Rachel's comment was, "Gee, they should come down to the South Street Seaport and see OUR tree. It's actually prettier than this one!"

Which goes to show you that sometimes tourists miss the real NYC because they don't veer off the beaten path.

That's not to say that some of the touristy things in NYC aren't wonderful: they are. The Empire State Building is majorly cool, for example. And Central Park is superb, as are many other places tourists go.

But if you come to NYC, first of all, you'd better visit us. And second of all, let us tell you some of the places that you might not otherwise visit, but that will give you a real feel for this city. We have only been here about 10 months, but already we are starting to get to know the place--probably because we don't have the option of driving everywhere, so we actually SEE places while walking.

Stay tuned for some photos of store windows. We're going to brave the elements today and visit 5th Avenue!

Thursday, December 13, 2007

Messy weather and ... our granite arrived

First of all, the weather today SUCKED. It snowed, and then it sleeted--if that's a word. The sidewalks are absolutely treacherous. Even normally speedy New Yorkers slowed down to avoid falling and breaking legs, arms, heads.

And ... our granite countertops were installed in the kitchen today. Jeff and Mary came home and had a strange sight before we turned on the lights. Hmmm ... looks a little dark in there.

We turn on the lights and, sure enough, the granite isn't what we ordered! We had ordered sort of a golden brown with dark brown and ivory flecks--imagine golden wood except in granite form, and that's the color.

Here's about what it looked like:

What we got, instead, is a very, very dark brown that matches our floor, flecked with a slightly less dark brown. Maybe a coppery color?

Something like this:

OK, so Mary decided not to freak out. Even though it's exactly the granite we DID NOT want when we saw it at the store.

She's freaking out a little.

(And a minor thing: The beautiful faucet we bought in the kitchen section at Home Depot is, according to our super/contractor, actually made for a bathroom! He's going to try and make it work anyway, but that may have to go back, as well.)

In the perspective of life, of course, all of this is meaningless. But it's frustrating when we physically went to the granite supplier and picked out the actual slab and had the guy mark it with our name! And now we get the wrong stuff.

Our plan is to tell them, Look, we'll keep it, but you gotta give us a discount on the price.

What do you think? Good tactic?

Tuesday, December 11, 2007

Super super and nice neighbors

What's the definition of a super super? Someone who comes to your apartment at 6:30 in the morning to fix your bathtub/shower, so you can get ready to go to work on time. It's also someone who follows up on your behalf and works hard to ensure you're happy with the work he and his team are doing.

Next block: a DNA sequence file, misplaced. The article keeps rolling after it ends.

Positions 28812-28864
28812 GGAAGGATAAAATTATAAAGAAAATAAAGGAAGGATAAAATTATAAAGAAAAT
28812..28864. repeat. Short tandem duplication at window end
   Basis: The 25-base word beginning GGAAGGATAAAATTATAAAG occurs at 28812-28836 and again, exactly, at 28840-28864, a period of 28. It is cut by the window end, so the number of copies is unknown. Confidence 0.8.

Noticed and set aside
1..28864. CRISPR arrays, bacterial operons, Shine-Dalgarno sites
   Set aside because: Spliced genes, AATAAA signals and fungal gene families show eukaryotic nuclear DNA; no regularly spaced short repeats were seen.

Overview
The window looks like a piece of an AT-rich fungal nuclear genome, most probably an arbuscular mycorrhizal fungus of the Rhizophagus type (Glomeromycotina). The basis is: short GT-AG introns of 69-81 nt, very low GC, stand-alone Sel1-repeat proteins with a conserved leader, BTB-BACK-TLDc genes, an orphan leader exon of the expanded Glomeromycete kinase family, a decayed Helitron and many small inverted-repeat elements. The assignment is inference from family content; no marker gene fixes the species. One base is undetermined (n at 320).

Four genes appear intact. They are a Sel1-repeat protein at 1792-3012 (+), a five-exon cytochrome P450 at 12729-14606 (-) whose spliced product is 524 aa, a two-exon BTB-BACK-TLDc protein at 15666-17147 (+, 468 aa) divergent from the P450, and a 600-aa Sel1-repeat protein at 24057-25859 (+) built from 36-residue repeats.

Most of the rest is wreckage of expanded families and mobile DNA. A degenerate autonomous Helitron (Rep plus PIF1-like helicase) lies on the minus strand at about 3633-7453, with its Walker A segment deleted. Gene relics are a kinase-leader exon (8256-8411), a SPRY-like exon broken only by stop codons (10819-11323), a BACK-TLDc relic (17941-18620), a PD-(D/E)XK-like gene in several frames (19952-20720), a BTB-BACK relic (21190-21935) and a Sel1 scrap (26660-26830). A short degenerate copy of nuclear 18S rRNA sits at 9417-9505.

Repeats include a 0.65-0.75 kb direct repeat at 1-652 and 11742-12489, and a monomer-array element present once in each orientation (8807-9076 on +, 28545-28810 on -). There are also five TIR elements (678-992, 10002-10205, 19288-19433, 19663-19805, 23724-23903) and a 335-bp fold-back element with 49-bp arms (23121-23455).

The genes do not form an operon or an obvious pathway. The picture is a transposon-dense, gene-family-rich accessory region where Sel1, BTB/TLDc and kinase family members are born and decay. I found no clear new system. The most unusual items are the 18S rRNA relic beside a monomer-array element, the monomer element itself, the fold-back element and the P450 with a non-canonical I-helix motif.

That's Tom, or Big T, as he's also known (he's very, very tall!).

Met some more of our neighbors at a little party here in the building. Everyone seems very nice and friendly, willing to talk to the new kids on the block!

Also scored some storage space in the building, so we moved some of our boxes in there (like Rachel's keepsakes and some extra chairs). We have a few more items to put in there, but that was enough for one evening.

Sometimes it's easy to get caught up in the details of renovation and moving to the point where you lose perspective. Saw a segment on BBC News tonight about some people in South Africa who can't find work and live in tin shacks. They showed this one absolutely lovely woman who cannot find a job, who lives in one of these shacks. Inside, it was spotlessly clean. But there was no running water, just a hot plate, and when it rains, the roof leaks badly. Why should this woman, who seems intelligent and responsible, have such trouble finding meaningful work so that she can afford to live in a real home? We're no better than she, and yet look how much we have.

Saturday, December 8, 2007

Rachel stayed with us last night!

She tried out the Murphy bed--it gets an A! This neighborhood is much quieter than Union City, so we all sleep better than we did previously.

Also wanted to extend our congratulations to Rachel's friend Beth, who found out yesterday she was accepted as a transfer student to NYU, starting next semester. Wonderful news!

Busy, busy, busy

We seem to have forgotten how much work it is to move, especially when half your furniture needs to be put together again, you have very little storage, and the kitchen isn't finished.

This morning, we encountered another minor problem: our shower doesn't work. We needed to call a plumber out anyway, because whoever installed the faucets in the bathtub and sink obviously didn't know what they were doing. In the shower, both hot and cold go the same direction, so that when you try and turn on the shower, that handle bumps into the cold one--not too brilliant.

So now, the shower works (barely) for about 30 seconds, with very little pressure, and then simply stops.

And . . . We need a brand new faucet for the sink, because a) the spout comes out so far over the sink that the water splashes all over the place, b) the handles are completely loose (maybe stripped), and c) the trap doesn't work, so you risk losing your valuables unless you manually place the trap into the drain.